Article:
US Army’s much-touted robot dogs might not arrive for a decade or more

T'Jae Ellis

WASHINGTON — They’ve walked the hallways at defense conferences, but a robot version of man’s best friend may not come to the Army anytime soon.

Two U.S.-based robotics companies, Boston Dynamics and Ghost Robotics, produce quadruped unmanned ground vehicles, or robot dogs. At last year’s Association of the U.S. Army’s annual conference, Ghost Robotics unveiled an armed version of the “dog,” equipped with a 6.5mm Creedmoor assault rifle, as part of a partnership with Sword International.

The technology, which typically costs $50,000 to $150,000 depending on the company and model, requires further development before it can head to the battlefield, according to officials with the Army’s robotics program.

“These legged platforms have some promises which we’ve identified, primarily from a mobility standpoint,” Milot Resyli, the branch chief for dismounted robotic systems at the Army’s Ground Vehicle Systems Center, told C4ISRNET. “There are limitations to them as well from an endurance [perspective], as well as the payload capability and power of how much they can support.”

The development of a robot dog has been almost two decades in the making. In 2004, the Defense Advanced Research Projects Agency launched the BigDog project in hopes the robot could serve as a pack mule and accompany soldiers in terrain too rough for conventional vehicles.

Both the Air Force and the Department of Homeland Security have explored using the platforms for patrols. This summer, the Space Force conducted a demonstration at Cape Canaveral Space Force Station, Florida, to illustrate how ground-based robots can automate manual and repetitive tasks, such as patrols.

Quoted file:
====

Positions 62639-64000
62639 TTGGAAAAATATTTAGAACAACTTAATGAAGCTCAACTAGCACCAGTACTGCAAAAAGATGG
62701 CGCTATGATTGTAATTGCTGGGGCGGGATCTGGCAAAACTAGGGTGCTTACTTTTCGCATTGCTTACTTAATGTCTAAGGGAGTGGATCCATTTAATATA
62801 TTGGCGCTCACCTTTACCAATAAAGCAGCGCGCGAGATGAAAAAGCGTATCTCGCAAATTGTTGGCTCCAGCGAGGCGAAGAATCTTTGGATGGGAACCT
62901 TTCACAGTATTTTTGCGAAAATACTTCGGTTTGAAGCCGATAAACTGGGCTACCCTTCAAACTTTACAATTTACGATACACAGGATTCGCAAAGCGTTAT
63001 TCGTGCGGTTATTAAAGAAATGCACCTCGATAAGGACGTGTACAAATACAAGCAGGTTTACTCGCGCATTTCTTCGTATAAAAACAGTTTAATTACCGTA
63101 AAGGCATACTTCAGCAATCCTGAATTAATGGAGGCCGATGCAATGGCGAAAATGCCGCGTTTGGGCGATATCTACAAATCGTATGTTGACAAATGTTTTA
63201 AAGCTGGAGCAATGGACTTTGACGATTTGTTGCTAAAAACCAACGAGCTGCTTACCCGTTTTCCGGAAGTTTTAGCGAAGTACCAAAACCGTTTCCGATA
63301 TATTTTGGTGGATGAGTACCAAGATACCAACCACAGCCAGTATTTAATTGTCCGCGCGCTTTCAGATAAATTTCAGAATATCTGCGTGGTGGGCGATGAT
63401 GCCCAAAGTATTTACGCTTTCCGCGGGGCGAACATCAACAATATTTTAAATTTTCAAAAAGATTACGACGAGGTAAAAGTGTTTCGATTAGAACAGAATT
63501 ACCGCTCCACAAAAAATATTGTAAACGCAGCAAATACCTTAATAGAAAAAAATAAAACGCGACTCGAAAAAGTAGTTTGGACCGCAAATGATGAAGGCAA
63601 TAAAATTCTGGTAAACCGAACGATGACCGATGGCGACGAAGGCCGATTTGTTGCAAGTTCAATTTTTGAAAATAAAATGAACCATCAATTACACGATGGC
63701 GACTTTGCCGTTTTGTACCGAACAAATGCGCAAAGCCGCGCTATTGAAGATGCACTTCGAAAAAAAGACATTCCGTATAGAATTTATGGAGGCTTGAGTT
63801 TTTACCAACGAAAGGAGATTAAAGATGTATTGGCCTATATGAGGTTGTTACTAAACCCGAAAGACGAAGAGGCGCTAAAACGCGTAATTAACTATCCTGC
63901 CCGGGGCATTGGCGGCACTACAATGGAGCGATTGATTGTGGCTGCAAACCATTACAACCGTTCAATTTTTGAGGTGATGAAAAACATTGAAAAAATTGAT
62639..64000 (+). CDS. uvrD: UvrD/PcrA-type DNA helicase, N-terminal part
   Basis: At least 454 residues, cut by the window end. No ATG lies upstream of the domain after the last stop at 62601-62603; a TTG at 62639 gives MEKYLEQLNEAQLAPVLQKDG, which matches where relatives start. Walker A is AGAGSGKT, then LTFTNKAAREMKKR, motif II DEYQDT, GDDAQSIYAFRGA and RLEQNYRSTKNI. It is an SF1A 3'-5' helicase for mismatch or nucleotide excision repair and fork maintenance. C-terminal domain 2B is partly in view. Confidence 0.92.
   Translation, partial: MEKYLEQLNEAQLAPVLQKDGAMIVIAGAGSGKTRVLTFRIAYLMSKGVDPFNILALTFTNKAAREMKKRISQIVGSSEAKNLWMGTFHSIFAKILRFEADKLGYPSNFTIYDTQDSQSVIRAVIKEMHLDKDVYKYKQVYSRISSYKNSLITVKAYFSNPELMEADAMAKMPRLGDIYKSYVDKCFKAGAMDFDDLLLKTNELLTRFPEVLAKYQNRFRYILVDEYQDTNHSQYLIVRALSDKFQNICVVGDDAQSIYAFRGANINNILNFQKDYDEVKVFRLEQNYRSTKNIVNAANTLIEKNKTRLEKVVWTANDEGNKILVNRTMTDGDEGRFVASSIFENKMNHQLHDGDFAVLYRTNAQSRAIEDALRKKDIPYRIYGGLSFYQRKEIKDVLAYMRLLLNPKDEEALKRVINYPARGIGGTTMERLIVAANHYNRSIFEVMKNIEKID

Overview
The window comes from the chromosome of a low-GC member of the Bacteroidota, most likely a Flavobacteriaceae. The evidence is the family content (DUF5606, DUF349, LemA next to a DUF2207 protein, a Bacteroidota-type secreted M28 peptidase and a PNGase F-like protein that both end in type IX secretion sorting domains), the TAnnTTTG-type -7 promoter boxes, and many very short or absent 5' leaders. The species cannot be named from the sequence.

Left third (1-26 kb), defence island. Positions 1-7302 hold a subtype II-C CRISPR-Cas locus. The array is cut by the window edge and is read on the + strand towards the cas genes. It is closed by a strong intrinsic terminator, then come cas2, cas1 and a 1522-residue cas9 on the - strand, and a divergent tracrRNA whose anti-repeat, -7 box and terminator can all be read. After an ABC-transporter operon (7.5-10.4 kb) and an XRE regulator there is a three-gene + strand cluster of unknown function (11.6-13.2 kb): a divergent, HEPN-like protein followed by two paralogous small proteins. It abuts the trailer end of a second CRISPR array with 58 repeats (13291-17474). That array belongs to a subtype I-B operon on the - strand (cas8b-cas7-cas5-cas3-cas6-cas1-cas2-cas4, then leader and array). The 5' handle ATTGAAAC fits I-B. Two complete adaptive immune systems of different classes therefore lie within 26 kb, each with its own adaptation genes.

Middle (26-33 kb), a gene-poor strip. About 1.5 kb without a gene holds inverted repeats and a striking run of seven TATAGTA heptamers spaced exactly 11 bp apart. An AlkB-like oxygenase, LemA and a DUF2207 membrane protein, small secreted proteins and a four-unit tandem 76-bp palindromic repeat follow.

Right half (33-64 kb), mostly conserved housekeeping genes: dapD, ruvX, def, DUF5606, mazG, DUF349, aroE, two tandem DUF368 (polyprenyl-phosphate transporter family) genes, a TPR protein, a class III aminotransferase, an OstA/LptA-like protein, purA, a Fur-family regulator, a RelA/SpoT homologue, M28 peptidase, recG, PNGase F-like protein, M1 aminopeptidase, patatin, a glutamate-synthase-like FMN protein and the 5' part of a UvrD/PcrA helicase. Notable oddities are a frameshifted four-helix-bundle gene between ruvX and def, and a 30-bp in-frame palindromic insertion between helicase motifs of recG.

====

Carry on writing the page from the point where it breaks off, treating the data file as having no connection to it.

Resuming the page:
The Army has not yet fielded one, according to the service’s chief roboticist, Robert Sadowski. However, he told C4ISRNET, the Army does have pilot programs underway as well as its “10x Project,” which tries out technology to upgrade future infantry forces.

Roboticists with the 10x Project have experimented with the platforms to assess how they might be used and pushed to do more missions than the current level of technology allows, Resyli said.

But he also said the technology has room to grow in its ability to operate in all weather conditions and in shallow water.

Unlike costly, larger robotics platforms, the Army doesn’t anticipate keeping its smaller robots around for more than a decade. Instead, current programs of record for small systems will undergo a technology refresh at the 10-year mark.

According to Resyli, the next opportunity for legged platforms to compete for those programs is at the refresh point, which falls within the next five to 10 years. He added, however, that there are talks right now about the next iteration of these small platforms.

Unlike wheeled or tracked robots, which can fall over on rough terrain, legged robots can climb stairs and operate over rough surfaces. The quadruped platforms can also carry payloads, such as cameras and sensors, allowing them to act as early warning systems and put distance between the warfighter and threats.

“There are many other missions out there, specifically the subterranean missions where current track-and-wheel platforms are severely limited because you have potentially slight, extensive elevation changes — whether it’s stairs or steep slopes — that the current platform can’t support,” Resyli said.

Sadowski suggested the platforms could take the place of surveillance missions that would otherwise use a quadcopter, a type of flying drone that uses four rotors or propellers to fly.

Although quadcopters are used for a wide range of military and tactical surveillance missions, the technology struggles to support longer missions and heavier payloads due to the heavy weight of sensors and a limited power capacity — areas where quadruped platforms boast better capacities, Sadowski said.